As the narrative moves between the dying poet’s thoughts and delusions and moments from his past, Khoury-Ghata sketches scenes punctuated by strong images. The years Mandelstam and his wife spent in Voronezh after he was banned from Moscow in 1934, are especially poignant. There they share a noisy communal apartment with several families; to find creative space Mandelstam takes to the icy streets:

The sound of the poem composed in the dark the same as that of his shoes crunching in the snow. A suctioning sound, the cold and the words are sucking his energy.

He returns exhausted from his wanderings, and joins Nadezhda under their moth-eaten blanket, reciting the poem written in his head. Nadezhda collects the words like breadcrumbs from a feast, transcribes them, waits for daylight to distribute them among the trustworthy.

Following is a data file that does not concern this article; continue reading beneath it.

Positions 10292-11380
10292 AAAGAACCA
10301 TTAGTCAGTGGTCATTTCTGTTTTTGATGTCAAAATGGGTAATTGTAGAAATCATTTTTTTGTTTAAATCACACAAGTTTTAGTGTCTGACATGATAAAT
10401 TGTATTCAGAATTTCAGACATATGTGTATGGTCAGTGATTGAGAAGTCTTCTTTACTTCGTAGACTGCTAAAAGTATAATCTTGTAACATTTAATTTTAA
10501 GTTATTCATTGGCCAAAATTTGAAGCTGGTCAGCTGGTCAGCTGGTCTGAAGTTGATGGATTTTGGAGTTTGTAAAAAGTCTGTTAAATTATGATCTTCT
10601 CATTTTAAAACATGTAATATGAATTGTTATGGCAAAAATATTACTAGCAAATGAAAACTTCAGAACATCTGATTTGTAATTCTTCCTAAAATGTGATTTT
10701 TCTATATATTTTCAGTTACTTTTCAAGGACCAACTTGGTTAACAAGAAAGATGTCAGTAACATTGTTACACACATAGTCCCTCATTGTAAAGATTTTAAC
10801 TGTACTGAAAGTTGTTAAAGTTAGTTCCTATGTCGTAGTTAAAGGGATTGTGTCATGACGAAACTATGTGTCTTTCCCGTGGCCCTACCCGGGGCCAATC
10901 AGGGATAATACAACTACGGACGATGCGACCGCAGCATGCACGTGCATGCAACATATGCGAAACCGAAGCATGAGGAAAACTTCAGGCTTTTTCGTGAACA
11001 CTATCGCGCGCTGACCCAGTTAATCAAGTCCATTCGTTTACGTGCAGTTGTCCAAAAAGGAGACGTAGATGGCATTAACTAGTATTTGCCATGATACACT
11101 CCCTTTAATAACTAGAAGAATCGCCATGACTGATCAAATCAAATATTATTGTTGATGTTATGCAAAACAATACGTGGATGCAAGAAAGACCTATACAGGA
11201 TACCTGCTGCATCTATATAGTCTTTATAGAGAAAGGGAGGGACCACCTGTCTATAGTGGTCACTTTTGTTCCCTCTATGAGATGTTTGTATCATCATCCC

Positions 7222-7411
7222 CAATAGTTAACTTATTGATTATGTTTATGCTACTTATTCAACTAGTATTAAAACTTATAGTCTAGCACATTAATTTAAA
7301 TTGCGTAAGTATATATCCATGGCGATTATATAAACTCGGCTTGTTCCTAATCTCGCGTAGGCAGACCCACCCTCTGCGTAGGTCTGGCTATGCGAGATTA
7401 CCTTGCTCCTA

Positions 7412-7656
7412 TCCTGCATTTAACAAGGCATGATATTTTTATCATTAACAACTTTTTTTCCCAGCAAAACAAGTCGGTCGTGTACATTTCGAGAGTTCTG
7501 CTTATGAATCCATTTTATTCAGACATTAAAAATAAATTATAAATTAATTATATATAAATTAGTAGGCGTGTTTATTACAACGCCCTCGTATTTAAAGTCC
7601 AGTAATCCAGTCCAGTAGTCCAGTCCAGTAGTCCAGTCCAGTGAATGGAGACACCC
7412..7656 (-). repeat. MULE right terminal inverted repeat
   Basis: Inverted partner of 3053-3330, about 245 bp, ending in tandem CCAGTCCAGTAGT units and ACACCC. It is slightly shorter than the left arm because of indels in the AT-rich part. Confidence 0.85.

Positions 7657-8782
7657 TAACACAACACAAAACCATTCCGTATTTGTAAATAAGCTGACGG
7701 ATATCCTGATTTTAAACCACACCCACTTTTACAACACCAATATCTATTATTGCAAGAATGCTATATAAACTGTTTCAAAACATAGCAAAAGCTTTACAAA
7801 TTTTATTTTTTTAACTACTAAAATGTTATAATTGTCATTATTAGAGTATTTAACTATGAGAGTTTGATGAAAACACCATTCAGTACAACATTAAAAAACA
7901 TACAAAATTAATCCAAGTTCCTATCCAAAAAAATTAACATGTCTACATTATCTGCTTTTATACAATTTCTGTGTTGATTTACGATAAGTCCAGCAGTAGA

Poetry is, of course, the crime that sentences Mandelstam to his fate. Poetry is his weapon against Stalin. As such, fragments from his poems and from Nadezhda’s memoir are incorporated into the text. Anna Akhmatova, Marina Tsvetaeva, and, as a later admirer, Paul Celan also make poetic contributions. Countless artists and intellectuals faced similar persecution under the regime, but this is a story about the power of the poem.

The Last Days of Mandelstam is, for its difficult material, a finely rendered work. Neither morbid nor maudlin, it holds to a tight emotional course as the narrative repeatedly laps at the shore of Mandelstam’s death—imagined, dreamed and finally realized—a quiet passing likely unnoticed for a time. The dramatic energy is sustained, the sparseness of the account gives the sorrow breathing room, and, in the end, Mandelstam’s troubled life is granted the dignity it deserves. A sad, but beautiful book. One that makes you want to return to his poetry, to allow him to continue to live for you again and again.

The Last Days of Mandelstam by Vénus Khoury-Ghata is translated by Teresa Lavender Fagan and published by Seagull Books.